This portrait of an unknown man certainly captures the personality of the chosen sitter. With hat tilted to the side, eyebrow lifted and a half smile of the man’s face, one gets the impression that he is finding the whole process of having his portrait painted rather amusing.
Still in Ireland at this time, the sitter is likely to have been a friend of the artist, from Belfast.
In 1944 there was a group exhibition in Belfast held at the textile business of William Ewart & Sons on Bedford Street. Here Smith showed his works alongside the artists Colin Middleton, George Campbell and David Marcus Robinson. This work is likely to have featured in this exhibition.
Smith was a mural painter and draughtsman, born in Belfast. He was the son of a draper. Smith was educated at the Royal Belfast Academical Institution where he met fellow artist Dan O’Neil, beginning a lifelong friendship. He also attended local College of Art in evenings and had private lessons from R Boyd Morrison.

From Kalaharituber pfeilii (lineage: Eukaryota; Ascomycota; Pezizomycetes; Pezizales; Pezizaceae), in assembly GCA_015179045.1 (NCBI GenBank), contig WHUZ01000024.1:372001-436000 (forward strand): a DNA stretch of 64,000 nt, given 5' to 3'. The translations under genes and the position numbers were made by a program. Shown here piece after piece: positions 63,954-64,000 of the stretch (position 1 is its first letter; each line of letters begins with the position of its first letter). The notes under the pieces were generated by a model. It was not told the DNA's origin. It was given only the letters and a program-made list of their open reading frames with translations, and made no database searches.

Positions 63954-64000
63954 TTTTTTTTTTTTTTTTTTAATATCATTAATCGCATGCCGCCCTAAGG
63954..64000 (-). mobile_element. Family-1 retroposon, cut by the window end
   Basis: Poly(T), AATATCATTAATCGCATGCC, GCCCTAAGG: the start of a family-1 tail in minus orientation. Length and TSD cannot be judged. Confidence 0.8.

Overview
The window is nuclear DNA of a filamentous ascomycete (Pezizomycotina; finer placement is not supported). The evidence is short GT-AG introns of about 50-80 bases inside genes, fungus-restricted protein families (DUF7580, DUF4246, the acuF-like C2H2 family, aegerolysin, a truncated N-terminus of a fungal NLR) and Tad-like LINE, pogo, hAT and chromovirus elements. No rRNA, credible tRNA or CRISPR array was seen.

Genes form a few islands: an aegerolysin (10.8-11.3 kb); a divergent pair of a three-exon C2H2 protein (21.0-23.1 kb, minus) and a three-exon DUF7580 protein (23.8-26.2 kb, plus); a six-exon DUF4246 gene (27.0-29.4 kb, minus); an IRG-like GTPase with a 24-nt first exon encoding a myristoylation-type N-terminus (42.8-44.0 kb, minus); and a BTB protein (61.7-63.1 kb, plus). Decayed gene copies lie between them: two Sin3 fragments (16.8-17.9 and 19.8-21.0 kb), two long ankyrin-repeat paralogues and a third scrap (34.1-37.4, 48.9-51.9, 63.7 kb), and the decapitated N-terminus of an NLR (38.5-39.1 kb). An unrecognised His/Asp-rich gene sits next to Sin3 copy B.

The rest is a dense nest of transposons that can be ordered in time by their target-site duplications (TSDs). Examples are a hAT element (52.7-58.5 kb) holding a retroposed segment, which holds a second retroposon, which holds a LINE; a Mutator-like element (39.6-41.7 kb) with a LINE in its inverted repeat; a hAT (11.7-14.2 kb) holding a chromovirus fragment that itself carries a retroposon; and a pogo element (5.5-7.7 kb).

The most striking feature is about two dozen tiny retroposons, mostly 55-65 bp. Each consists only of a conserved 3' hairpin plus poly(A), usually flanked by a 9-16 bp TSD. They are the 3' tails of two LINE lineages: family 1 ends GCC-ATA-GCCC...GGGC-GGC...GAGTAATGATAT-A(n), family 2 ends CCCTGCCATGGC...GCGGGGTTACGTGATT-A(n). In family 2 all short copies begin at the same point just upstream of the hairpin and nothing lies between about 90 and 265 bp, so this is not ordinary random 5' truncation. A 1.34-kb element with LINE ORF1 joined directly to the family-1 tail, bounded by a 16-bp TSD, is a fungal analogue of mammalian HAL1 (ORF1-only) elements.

Smith exhibited at RHA, RUA and RBA. He contributed drawings of air raids and Belfast scenes during World War II to Ulster Museum. He also gained a name painting portraits of American Army Officers. He painted a first mural at British Restaurant in Belfast, then shortly after the war moved to London in 1948 where he established an international reputation as a muralist. One of the finest examples of his murals is The Flight of the Huguenots, a huge dynamic structure which shows Smith’s talent for large-scale compositions and decorative design. It was commissioned by the architect Henry Lynch-Robinson, the most controversial of those who brought Modernism to Ulster after WWII, for the festival of Britain in 1951, and is now stored at the Town Hall in Bangor.
In the mid-1960s he completed a huge mural for the Playhouse Theatre in Fredericton, New Brunswick, Canada, under the patronage of Lord and Lady Beaverbrook. He also painted murals in a number of liners, including Canadian Pacific’s Empress of Britain.